Apple’s so-called “budget” iPhone may not be as affordable as speculated, according to JP Morgan’s Gokul Hariharan and Mark Moskowitz. The two suggest that the rumored iPhone would cost around $US 350, which would be “cheap” for a typical iPhone device, but considerably more expensive than what many may be accustomed to seeing from an “affordable” smartphone (ie. Google’s $US 299 Nexus 4).
One interesting theory suggests that Apple is utilizing the exact same strategy that had been applied to the iPad mini. Before the arrival of Apple’s 7.9-inch device, the most expensive tablets on the market could cost as much as $US 500 to $US 600 to purchase, whereas the cheaper models—for instance, the Nexus 7 and Amazon’s Kindle Fire—hovered around $US 200. By releasing an iPad model priced slightly less than the 9.7-inch iPad but featuring most of its core qualities, Apple essentially helped itself discover –if not create— a consumer group willing to pay higher than average prices for quality mid-end products. As Hariharan and Moskowitz’s report implies, the Cupertino company will attempt to recreate a similar scenario through a “mid-entry” iPhone that falls between the low cost Android smartphones and high-end handsets like the iPhone 5. A more thorough picture of the price segments believed to be targeted by Apple can be seen in the graph below (originally created by IDC):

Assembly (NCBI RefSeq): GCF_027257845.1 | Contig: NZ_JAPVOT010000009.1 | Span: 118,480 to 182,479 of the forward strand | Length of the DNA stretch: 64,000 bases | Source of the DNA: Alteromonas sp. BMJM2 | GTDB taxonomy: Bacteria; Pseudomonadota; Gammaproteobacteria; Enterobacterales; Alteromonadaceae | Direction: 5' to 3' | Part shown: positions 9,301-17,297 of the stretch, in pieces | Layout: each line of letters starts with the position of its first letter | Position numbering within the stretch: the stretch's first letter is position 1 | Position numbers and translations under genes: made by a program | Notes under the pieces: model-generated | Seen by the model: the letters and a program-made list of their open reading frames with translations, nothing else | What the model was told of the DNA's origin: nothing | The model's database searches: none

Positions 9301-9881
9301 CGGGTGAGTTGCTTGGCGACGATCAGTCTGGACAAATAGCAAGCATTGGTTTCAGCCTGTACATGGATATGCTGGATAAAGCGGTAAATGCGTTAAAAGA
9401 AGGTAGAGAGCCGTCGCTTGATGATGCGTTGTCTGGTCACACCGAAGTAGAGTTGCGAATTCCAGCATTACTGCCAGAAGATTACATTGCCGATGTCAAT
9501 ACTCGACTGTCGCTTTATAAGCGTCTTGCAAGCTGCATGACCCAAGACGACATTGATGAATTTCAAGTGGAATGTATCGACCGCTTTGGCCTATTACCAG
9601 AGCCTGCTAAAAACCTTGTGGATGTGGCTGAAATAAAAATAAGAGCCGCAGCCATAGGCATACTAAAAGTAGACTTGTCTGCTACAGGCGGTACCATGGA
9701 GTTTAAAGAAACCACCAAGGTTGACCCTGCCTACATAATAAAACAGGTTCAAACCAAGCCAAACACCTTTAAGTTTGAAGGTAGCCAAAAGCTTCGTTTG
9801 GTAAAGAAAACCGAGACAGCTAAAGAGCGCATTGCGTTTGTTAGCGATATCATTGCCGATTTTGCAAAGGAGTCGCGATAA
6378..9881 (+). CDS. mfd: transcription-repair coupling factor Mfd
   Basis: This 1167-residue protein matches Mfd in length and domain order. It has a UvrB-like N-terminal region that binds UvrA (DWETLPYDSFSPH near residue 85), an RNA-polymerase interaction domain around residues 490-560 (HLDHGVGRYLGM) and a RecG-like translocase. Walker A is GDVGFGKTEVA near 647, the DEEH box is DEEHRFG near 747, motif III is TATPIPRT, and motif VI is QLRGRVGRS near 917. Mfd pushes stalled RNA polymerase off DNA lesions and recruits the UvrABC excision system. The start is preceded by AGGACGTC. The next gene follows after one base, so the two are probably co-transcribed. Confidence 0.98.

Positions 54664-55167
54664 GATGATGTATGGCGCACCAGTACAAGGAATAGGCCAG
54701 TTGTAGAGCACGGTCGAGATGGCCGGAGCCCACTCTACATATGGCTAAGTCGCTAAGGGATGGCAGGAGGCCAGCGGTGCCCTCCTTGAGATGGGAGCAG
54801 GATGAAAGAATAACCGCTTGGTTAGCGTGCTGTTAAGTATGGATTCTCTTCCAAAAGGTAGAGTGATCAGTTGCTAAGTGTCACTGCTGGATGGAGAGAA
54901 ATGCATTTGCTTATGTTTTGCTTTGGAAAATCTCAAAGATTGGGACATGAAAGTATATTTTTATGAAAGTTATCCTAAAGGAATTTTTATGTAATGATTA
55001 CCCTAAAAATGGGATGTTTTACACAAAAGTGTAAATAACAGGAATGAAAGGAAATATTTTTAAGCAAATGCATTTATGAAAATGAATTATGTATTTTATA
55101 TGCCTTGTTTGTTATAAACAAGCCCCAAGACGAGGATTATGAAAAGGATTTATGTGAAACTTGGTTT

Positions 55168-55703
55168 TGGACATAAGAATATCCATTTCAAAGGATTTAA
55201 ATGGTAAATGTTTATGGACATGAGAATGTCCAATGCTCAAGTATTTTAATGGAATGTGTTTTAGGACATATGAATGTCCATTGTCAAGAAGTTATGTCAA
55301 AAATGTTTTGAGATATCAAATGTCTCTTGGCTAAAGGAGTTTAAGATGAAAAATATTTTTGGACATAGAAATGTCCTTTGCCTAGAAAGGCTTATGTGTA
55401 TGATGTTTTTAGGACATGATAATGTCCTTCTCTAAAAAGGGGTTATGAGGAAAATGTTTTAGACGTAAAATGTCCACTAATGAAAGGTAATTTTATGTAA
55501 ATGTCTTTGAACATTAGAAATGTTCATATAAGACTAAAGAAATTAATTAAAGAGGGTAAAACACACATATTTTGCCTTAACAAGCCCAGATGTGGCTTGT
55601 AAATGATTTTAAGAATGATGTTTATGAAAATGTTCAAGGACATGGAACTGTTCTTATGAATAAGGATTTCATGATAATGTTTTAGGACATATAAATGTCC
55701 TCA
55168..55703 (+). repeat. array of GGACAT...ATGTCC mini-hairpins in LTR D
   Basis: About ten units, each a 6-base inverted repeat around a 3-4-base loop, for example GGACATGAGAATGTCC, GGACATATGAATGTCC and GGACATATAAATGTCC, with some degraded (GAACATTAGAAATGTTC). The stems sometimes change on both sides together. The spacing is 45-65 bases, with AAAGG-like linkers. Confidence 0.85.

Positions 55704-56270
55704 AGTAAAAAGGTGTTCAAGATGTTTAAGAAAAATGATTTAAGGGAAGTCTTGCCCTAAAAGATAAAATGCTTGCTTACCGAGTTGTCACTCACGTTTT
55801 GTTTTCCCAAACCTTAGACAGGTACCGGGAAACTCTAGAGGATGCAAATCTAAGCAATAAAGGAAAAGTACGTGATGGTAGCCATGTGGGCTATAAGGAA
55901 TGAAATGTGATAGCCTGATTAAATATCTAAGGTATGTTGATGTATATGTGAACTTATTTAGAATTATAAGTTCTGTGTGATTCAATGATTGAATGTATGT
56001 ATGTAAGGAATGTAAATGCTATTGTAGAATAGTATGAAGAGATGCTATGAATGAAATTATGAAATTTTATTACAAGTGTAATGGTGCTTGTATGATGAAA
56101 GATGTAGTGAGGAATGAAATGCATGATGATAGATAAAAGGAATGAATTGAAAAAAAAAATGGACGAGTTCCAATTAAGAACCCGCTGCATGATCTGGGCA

It’s worth noting that well before the iPad mini seized the tablet market, Apple enjoyed similar levels of successes with the iPod nano and the Mac mini, both of which came out as mid-level devices that featured a noticeably higher price point than the low cost market alternatives. Like the iPad mini, the iPod nano managed to generate immense revenue and profits for Apple despite cannibalizing the sales of traditional iPods and carrying a price tag that is a tad above the “affordable” level. The miniature iPod device, on a further note, also managed to give the Cupertino company a near insurmountable lead in the MP3 player market and paved way for years of record iPod shipments.
As of this moment, Samsung’s $US 200-$US 500 handsets account for more than 35% of the “mid-priced” smartphone market. In the event that Apple is serious about releasing a “budget” iPhone model and chooses to price it in the range of $US 350 to $US 400, within twelve months time, the device is predicted to claim approximately 20 to 25% of the market.